Audience stands for the singing of the National Anthem
Event Date: July 29, 2008
The 2008 Emancipation Celebration kicked off in fine style at the Lidj Yasu Omowale Emancipation Village in the Jean Pierre Complex on Tuesday 29th July, 2008. A very large audience, many dressed in fine African clothes, turned up at the venue to witness the opening which featured Ndere, the Ugandan Dance Troupe, Ballet Creole of Toronto, the Jeunes Agape Choir and pannist Noel La Pierre.
Despite the late start, the programme eventually got going at 7.40 p.m. with a stirring libation from Pearl Eintou Springer who invoked the memories of the ancestors as she urged the audience to make this year's Emancipation celebrations a source of re-commitment to the nation. Khafra Kambon, chairman of the Emancipation Support Committee, gave the welcome address and briefly outlined the Emancipation 2008 programme to the large audience. Among the activities that he highlighted was the visit by the Ghanaian president, the Food Fair, the Studio 66 Art Exhibition and the various performances by such groups as the Picton Folk Performers, the National Ugandan Troupe, Ella Andall, Brother Resistance, Steelbands and Lebo M.
Marlene Mc Donald, Minister of Culture, Gender and Youth Affairs
Marlene Mc Donald, Minister of Culture, Gender and Youth Affairs delivered the feature address as she acknowledged the selfless efforts of the Emancipation Support Committee. She said that since the end of chattel slavery, Africans have engraved their contribution in every sphere of life and that Emancipation offers an opportunity for people of African origin to present to the wider community the creativity, beauty, spirituality and visible products of their social existence. She advised that the children of the nation should be exposed to the rich history of their African heritage, the wisdom of the tradition bearers, the creative art forms and the transformative workshops.
Pannist Noel La Pierre
Pannist Noel La Pierre and the band "Faces" delivered an excellent performance as they started with the mellow self-composed song titled 'Inspiration' before delving into the rhythmic Ella Andall song 'Bring Down the Power'. The pan wizardry of Noel mixed beautifully with the drums and voices, drawing appreciation from the audience.
The second act of the evening was the group Ballet Creole who did a dance piece titled 'Transformation'. This creative piece performed by eight male and female dancers, infused ballet movements with African style dance moves to the throbbing beat of the African drums, all well-received by the audience.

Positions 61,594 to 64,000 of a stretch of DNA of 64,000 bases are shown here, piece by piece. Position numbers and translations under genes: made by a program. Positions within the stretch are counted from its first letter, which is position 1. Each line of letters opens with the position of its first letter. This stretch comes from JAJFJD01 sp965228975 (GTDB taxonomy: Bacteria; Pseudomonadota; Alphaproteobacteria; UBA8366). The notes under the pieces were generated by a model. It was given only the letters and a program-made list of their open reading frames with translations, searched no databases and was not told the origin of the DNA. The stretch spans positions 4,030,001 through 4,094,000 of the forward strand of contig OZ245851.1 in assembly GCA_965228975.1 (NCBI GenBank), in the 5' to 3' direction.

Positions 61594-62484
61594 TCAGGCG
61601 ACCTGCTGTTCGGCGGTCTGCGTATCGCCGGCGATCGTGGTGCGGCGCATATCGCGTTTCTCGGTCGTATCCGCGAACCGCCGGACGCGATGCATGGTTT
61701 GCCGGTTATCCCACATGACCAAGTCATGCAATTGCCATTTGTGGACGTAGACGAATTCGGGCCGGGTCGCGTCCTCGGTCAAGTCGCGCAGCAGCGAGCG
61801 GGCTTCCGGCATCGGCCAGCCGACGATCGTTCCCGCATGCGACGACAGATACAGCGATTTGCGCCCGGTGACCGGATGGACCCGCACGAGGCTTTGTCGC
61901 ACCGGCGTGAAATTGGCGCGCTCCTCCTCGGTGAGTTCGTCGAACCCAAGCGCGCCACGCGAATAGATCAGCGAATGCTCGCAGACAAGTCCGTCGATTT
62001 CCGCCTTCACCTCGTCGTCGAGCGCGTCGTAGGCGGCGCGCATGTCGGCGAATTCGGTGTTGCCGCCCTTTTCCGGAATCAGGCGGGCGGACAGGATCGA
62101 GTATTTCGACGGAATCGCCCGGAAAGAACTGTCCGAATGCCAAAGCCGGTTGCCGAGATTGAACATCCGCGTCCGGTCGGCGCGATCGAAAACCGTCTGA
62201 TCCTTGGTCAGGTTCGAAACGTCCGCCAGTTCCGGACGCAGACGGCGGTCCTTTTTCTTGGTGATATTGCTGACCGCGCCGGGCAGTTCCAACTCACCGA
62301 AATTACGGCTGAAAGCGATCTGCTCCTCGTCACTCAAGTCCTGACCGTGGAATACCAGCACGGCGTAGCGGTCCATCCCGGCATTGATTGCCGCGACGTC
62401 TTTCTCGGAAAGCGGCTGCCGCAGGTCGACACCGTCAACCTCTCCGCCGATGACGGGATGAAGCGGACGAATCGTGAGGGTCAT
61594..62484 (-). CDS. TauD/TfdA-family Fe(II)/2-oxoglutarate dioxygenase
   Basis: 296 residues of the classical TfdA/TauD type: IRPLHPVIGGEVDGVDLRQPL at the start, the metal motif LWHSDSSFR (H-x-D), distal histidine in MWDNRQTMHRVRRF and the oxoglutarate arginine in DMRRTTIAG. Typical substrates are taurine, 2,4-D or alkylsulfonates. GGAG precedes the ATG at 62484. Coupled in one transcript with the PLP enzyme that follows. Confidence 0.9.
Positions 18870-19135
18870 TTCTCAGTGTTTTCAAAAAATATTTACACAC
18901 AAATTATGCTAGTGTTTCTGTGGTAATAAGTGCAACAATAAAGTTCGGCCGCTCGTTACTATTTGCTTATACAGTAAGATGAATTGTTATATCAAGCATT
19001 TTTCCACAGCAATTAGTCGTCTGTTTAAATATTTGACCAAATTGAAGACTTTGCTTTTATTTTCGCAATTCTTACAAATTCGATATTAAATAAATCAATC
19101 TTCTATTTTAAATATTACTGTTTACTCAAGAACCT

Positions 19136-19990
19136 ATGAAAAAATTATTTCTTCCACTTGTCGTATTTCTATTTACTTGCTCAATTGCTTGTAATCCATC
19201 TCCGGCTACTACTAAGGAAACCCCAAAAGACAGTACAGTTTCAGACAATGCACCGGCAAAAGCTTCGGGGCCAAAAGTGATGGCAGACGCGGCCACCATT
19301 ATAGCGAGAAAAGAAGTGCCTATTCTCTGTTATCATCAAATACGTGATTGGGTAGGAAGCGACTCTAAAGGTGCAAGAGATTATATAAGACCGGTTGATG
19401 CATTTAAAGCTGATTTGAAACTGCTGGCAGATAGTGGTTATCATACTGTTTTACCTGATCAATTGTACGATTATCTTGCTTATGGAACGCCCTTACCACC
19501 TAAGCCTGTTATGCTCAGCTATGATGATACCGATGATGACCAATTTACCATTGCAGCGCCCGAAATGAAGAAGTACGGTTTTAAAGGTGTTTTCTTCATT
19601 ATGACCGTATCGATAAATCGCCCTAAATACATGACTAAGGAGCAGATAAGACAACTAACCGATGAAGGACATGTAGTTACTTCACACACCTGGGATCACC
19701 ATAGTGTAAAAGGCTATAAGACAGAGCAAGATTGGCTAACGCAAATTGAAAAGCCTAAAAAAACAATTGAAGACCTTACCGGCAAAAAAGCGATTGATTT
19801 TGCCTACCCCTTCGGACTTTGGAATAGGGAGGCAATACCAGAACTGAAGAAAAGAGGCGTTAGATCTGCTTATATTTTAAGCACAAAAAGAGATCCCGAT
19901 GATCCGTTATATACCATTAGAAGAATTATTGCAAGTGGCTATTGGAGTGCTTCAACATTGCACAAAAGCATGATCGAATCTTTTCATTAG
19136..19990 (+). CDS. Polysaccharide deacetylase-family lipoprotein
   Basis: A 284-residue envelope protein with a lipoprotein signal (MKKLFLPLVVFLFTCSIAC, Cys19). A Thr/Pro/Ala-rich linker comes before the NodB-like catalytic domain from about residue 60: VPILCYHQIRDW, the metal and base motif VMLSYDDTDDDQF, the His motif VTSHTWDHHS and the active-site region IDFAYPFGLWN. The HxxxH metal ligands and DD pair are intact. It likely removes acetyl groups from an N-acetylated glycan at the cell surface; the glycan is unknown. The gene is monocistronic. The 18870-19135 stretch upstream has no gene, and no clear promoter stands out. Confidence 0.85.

The local choir "Jeunes Agape"
The local choir Jeunes Agape came to the stage to render 'Song of Africa' which celebrated the musical renditions of both the continent and the diaspora. The powerful voices of the choir soon reverberated throughout the complex as they delivered English and African language songs to the rocking rhythms of the accompanying drums. The audience roared in appreciation as the choir started one of the popular anti-Apartheid, resistance songs originally sung by a South African choir. Another of their more moving selections was their rendition of an Ella Andall song, which they brought to life with their stirring vocals and choreographed dancing, bringing rousing applause from the audience.
The National Dance Theatre of Uganda
Ndere, the National Dance Theatre of Uganda were present to deliver the final performance of the evening, and what a performance it was. Titled "The Pearl", their presentation was a musical, dance, and theatrical production that showcased Uganda's stunning beauties through her cultural endowment. For close to two hours Ndere kept the audience spellbound with an amazing mixture of dancing, drumming, singing, playing of indigenous African instruments with their leader Stephen Rwangyezi injecting at certain points to explain some of the dances and instruments, all of which was a powerful narrative of Africa's contribution to world music.
Left: Leader Stephen Rwangyezi
Rwangyezi told the audience that African music is more than drums as the first guitar and violin were invented in Africa. He proceeded to play this traditional African instrument called the 'adongo', and soon another member of the group brought on stage a much bigger version of the same traditional guitar and started to play it as the crowd roared in response to the loud bass notes.
The National Dance Theatre of Uganda
Ululating cries filled the air as the Ugandan dancers streamed on stage with energetic waist movements that brought to mind the words of Patrice Roberts' song 'Thunderwaist'. Two of the dances, which they energetically shared with the appreciative audience, were the 'Entoore dance', which demonstrated beauty, flexibility, gallantry and valour, and the Agwara which combined the elements of beauty, royalty, sexuality, work and defence. The witty Rwangyezi showed his class as a master showman as he entertained and educated the audience with ease, using dance, stories and the oral traditions to convey the principles and wisdom of the African heritage. The show ended with the large audience showing their approval and appreciation with thunderous applause.
Opening of Lidj-Yasu Omowale Emancipation Village 2008 in pictures:
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